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Senior Contributor

popular confidence and a level of fear



"Italian Fascism reposed on a careful balance that required both popular confidence and a level of fear. The ambitions of this project reached not only into government, law, and economics, but also into the minds of Italy’s people, which the Fascists believed they could reshape and recommit to the nation‐​state.

A gifted propagandist acutely conscious of the relationship between political power and optics, Mussolini established a High Commission for the press in the spring of 1929. Insisting that the Commission would not interfere with the freedom of the press, Mussolini’s Keeper of the Seals, Alfredo Rocco, nevertheless maintained an exception for “any activity contrary to the national interest,” “faithfulness to the Fatherland” naturally assuming the position of ultimate importance.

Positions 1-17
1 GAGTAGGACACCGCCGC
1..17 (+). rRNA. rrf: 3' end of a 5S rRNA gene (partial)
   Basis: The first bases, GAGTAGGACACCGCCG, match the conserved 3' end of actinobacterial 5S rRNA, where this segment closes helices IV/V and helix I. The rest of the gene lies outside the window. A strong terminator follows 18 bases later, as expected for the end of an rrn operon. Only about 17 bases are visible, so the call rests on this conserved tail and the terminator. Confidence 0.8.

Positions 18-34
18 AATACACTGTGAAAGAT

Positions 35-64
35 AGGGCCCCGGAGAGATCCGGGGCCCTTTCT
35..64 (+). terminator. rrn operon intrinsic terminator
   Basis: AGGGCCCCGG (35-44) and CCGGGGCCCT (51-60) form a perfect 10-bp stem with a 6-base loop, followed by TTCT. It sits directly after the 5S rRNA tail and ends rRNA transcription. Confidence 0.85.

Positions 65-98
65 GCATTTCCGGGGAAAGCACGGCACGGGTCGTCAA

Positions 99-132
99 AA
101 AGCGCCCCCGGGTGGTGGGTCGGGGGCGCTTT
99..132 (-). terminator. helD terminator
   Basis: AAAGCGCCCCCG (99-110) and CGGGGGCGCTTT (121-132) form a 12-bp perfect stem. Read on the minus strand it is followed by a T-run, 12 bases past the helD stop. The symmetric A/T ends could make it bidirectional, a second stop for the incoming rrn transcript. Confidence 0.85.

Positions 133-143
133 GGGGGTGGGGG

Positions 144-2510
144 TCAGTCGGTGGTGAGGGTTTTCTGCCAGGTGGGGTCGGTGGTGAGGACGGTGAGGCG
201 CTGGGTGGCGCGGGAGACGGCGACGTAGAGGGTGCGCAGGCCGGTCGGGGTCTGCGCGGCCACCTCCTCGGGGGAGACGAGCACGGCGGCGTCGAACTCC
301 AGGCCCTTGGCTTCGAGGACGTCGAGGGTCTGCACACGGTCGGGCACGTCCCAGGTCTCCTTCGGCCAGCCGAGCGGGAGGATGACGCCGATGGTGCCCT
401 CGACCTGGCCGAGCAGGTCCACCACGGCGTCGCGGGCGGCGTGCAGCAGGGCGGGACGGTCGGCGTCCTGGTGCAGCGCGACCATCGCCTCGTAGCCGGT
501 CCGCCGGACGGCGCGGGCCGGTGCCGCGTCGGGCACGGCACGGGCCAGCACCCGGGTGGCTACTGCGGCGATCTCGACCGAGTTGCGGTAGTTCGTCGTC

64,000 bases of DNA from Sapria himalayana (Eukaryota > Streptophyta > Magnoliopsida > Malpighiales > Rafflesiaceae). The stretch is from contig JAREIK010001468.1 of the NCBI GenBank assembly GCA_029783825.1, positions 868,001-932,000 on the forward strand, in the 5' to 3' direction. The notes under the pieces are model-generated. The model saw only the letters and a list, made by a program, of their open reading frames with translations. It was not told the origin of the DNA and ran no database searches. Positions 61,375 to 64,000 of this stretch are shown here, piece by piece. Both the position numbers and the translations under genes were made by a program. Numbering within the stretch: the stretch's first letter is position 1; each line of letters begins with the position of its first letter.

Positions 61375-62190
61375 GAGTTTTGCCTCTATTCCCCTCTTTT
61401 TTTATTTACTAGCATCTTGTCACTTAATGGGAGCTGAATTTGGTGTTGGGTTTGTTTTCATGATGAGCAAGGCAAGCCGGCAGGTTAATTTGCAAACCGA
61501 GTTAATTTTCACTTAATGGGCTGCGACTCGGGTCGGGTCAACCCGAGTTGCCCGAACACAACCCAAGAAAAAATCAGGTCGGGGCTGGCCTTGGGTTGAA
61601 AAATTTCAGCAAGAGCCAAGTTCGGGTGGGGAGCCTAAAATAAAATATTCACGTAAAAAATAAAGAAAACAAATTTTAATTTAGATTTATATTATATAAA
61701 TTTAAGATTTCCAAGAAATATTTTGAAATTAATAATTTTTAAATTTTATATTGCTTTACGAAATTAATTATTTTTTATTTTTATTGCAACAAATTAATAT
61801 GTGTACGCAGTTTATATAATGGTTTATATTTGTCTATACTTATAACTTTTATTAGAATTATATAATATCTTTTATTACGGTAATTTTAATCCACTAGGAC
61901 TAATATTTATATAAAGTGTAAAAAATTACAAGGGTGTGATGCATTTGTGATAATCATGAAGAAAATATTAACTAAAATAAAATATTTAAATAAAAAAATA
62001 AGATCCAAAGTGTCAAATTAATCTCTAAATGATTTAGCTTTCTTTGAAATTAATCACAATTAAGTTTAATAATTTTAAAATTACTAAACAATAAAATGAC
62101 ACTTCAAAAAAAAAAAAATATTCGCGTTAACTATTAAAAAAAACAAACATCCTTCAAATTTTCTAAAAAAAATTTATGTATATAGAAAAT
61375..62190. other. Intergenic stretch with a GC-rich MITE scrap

Journalists were, like all other professions, encouraged to see their occupation as one of many forms of service to the nation, to participate actively in the education and inculcation of the Italian people."

1 Reply
Esteemed Advisor

Re: popular confidence and a level of fear

I wish I could find the clip of the 2016 Libertarian debate where the other candidates all go off down a trail about how it is fascism to require a drivers license.

And Gary Johnson just stands there and rolls his eyes until they're done.

The whackiest bunch of mutts around.